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Juxtaposition: Ideas, people, images, ideas, or object placed next to one another to highlight their differences.

 Juxtaposition

What is it: Ideas, people, images, ideas, or object placed next to one another to highlight their differences.

Example:

“It was the best of times, it was the worst of times, it was the age of wisdom, it was the age of foolishness, it was the epoch of belief, it was the epoch of incredulity, it was the season of Light, it was the season of Darkness, it was the spring of hope, it was the winter of despair, we had everything before us, we had nothing before us, we were all going direct to Heaven, we were all going direct the other way.”

—Charles Dickens, A Tale of Two Cities

Here, Dickens juxtaposes multiple circumstances, uses opposites for emphasis.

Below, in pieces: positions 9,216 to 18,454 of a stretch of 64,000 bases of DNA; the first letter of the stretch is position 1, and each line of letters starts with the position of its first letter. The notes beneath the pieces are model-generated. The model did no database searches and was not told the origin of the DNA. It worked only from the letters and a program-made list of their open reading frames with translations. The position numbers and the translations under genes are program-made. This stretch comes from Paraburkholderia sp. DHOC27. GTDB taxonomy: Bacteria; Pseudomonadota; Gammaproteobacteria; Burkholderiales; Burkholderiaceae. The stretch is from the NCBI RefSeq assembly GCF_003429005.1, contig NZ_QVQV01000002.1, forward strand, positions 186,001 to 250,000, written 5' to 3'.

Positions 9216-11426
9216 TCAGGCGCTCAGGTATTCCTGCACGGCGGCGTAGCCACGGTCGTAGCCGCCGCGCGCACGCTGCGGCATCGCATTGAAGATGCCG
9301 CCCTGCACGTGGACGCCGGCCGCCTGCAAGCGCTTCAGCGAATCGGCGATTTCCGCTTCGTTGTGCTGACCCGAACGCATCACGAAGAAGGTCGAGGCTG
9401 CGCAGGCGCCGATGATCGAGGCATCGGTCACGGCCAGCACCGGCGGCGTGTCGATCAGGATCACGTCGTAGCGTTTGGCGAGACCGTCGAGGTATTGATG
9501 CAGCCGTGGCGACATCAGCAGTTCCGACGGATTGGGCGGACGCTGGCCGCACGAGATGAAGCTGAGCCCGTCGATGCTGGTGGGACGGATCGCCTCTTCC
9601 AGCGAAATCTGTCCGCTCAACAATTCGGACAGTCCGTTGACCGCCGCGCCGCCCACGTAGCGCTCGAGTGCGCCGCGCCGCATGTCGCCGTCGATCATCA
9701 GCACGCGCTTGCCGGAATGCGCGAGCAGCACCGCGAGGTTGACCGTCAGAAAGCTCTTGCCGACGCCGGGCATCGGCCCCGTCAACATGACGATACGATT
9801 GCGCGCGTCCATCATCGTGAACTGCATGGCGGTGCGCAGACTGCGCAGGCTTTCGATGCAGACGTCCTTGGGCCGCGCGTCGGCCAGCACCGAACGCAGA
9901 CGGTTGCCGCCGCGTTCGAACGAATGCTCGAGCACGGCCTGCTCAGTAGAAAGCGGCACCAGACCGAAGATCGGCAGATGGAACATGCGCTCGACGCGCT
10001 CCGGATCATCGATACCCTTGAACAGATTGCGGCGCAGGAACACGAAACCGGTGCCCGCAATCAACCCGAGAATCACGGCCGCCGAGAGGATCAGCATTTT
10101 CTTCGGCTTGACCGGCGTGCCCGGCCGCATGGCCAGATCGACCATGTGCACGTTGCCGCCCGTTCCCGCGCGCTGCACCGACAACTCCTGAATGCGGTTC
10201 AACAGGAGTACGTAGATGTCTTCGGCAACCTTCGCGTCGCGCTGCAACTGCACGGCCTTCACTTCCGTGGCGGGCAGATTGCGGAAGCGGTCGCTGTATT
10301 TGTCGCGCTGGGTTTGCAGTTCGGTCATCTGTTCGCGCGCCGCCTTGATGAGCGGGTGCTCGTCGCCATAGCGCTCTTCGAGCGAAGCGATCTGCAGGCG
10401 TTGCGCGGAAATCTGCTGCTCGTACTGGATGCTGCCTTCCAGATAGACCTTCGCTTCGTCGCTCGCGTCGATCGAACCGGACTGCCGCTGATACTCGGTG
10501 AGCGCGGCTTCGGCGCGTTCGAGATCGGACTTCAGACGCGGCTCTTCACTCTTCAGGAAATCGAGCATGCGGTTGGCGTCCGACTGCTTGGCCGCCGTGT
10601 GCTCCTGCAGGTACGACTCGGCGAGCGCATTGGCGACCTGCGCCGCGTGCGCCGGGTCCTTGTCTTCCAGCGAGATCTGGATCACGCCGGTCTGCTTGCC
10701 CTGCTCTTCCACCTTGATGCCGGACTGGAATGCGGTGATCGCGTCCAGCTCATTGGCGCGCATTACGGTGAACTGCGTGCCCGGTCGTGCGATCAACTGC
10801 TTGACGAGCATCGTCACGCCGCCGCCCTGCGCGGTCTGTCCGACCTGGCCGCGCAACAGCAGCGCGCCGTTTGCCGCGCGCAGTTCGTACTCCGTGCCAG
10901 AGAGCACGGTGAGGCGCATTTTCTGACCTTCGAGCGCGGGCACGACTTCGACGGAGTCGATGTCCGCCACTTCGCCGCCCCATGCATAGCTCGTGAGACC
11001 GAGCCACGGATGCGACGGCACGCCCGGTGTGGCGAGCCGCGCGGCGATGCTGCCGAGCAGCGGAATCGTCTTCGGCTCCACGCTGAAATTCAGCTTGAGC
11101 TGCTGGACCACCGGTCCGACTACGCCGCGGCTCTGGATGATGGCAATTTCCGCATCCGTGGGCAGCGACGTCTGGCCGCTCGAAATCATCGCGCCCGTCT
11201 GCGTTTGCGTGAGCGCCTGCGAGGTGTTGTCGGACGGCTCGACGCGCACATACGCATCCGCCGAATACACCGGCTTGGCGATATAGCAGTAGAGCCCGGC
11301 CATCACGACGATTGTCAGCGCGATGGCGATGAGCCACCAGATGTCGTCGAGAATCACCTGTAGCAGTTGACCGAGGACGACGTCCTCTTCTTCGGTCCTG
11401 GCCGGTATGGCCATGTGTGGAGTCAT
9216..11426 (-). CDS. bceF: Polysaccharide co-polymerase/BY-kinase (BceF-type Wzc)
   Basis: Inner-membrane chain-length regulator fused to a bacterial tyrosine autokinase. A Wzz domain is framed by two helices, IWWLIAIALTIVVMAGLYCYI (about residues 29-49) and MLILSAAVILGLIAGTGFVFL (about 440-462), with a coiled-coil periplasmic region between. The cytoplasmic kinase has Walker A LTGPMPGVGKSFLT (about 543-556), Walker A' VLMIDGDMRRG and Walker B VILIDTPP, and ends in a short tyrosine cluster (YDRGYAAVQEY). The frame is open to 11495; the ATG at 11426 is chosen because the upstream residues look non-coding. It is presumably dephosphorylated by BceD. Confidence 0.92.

. Malapropism

What is it: An incorrect word intentionally or unintentionally used in place of a similar-sounding one, sometimes used for humorous effect.

Example:

“Our watch, sir, have indeed comprehended two auspicious persons.”

—William Shakespeare, Much Ado Without Nothing, Act 3, scene 5

The malapropisms, in this case, are the misuse of “comprehended” in place of “apprehended” and “auspicious” instead of “suspicious.”

. Metaphor

What is it: A comparison of two ideas, events, objects, or people that does not use “like” or “as.”

An extended metaphor is a lengthy metaphor that continues the comparison for several sentences, paragraphs, or even pages.

Example:

“But soft! What light through yonder window breaks?

It is the East, and Juliet is the sun!

Arise, fair sun, and kill the envious moon,

Who is already sick and pale with grief.”

—William Shakespeare, Romeo and Juliet, Act 2, Scene 2

Here, the sun is a metaphor for Juliet.

. Mood

What is it: The general feeling the speaker evokes in the reader through the atmosphere, descriptions, and other features.

Example:

“Deep into that darkness peering, long I stood there wondering, fearing,

Doubting, dreaming dreams no mortal ever dared to dream before”

—Edgar Allen Poe, The Raven

Poe evokes an air of mystery in the opening lines of his poem, setting a dark mood.